Intermittent fasting, also known as IF for short, is something you’ve probably noticed growing in popularity. There are many benefits to doing IF, including weight loss, reduced inflammation, and hypertension.
But many people still wonder if it’s safe for your overall health. Some scientists believe that IF can be beneficial for the longevity of life. Is there evidence to back this up?
Let’s dive into intermittent fasting and lifespan so you can see whether there is a way when it’s done properly also helps with longevity.
Types of Intermittent Fasting
There are varying types of intermittent fasting that people do, and the three most common forms include the following:
- Alternate Day Fasting (ADF) is where people will fast or create a more restrictive calorie intake that happens every other day.
- 5:2 IF people fasting will do so for two full days of the week and eat regularly for the other five days.
- Time Restricted (TRF) is when people eat only during a specific time window, usually an 8-hour frame like 10 am-6 pm, then will do an extended overnight fast.
Most people utilize an app to help keep track of their fasting times. One of the best apps to consider is the fasting tracker by Zero Longevity, which helps you build up your fasting windows in a gradual, healthy manner.
How Intermittent Fasting Effects Longevity
Below are some of the benefits that IF can bring to the body, and how it affects your longevity.
Oxidative Stress Levels
One of the many advantages of utilizing intermittent fasting is that it reduces oxidative stress. The stress comes from an imbalance within the body of free radicals, which can lead to damage to cells, proteins, and even DNA.
Many scientists agree that oxidative stress can lead to a progressive loss of tissue and organ function, which is a major factor in aging. If you can limit free radicals within the body and decrease the level of oxidative stress that occurs, you can essentially help keep your body healthier and limit the effects of that aging process.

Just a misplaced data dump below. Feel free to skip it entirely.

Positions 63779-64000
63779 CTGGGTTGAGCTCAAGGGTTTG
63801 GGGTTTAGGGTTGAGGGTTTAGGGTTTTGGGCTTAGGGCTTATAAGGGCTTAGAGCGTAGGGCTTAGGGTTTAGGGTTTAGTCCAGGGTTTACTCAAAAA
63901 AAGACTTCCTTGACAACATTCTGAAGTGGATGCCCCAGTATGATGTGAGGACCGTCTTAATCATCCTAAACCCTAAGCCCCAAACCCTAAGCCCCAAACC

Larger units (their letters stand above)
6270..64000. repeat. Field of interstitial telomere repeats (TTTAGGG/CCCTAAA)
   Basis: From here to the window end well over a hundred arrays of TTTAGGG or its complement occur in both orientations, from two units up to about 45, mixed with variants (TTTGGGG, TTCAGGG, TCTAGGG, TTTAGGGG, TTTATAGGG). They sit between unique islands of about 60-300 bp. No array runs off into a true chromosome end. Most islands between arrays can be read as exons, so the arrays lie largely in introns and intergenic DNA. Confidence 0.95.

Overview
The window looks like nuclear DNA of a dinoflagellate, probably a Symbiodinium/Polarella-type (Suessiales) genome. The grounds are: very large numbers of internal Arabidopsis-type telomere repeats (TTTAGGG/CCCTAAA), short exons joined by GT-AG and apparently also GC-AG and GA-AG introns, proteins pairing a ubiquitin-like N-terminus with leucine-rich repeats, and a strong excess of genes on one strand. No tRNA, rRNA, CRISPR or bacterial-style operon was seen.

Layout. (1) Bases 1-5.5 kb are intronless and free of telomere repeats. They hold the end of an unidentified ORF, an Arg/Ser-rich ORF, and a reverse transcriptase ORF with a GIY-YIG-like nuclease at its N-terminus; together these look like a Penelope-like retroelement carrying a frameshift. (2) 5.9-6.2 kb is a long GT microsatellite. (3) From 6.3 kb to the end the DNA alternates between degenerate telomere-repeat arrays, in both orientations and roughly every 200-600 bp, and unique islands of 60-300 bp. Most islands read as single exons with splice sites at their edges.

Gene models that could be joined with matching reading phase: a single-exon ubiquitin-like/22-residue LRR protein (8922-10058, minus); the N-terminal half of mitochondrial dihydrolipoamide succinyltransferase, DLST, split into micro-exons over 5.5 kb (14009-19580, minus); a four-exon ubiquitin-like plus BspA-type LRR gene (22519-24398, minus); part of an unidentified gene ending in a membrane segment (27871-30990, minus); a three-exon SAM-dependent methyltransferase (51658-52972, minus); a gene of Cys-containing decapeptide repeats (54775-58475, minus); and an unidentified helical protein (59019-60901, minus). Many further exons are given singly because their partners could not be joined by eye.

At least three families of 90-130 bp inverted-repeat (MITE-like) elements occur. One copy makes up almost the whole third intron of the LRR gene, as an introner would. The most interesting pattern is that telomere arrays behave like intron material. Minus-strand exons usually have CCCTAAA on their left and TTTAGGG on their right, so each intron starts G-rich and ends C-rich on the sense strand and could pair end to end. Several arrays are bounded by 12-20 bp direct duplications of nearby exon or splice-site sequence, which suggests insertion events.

One of IF’s more prominent effects is the body’s response to insulin and regulating blood sugar. When a person’s sensitivity to insulin is low, it is often accompanied by obesity and is linked to heart failure and diabetes.
When you fast, you’re more likely to lose weight and your body’s organ functions reset. Insulin levels drop significantly, improving your insulin control along with other metabolic responses in the body. This improvement to your health provides a good foundation for longevity.
What is the Right Way to Fast?
Since there are different methods and ways of fasting, you may wonder what is the best way to ensure longevity. It can feel confusing, and you may need help knowing where to begin.
In summary, any fasting method you try will be healthy as long as you don’t overdo it. There is a significant difference between calorie restriction and fasting. Short periods of fasting can be considerably beneficial for your health.
For example, if you fast for just twelve hours throughout an entire week, you will begin to see improvements immediately. You’ll notice an increase in metabolism, cell repair, and insulin sensitivity. And it’s a great place if you’re just starting with intermittent fasting since you can just be sure to stop eating after dinner (6 pm to 6 am). You must listen to your body’s cues and allow yourself time to decide whether you truly need that midnight snack.
However, if you’re looking for the “right way” to fast, the best health effects tend to occur with a three-day fast. Your body will enter ketosis, helping to reboot stem cells and boost your immune system. Your ketone levels in the blood achieve an ideal level after at least two days.
Whichever way you try it, intermittent fasting can be a great way to add to the longevity of life. Be careful that you don’t go too long and become nutrient deficient. It’s best if you discuss your intermittent fasting methods with your doctor or physician before attempting to ensure that fasting will be the most beneficial for you as an individual.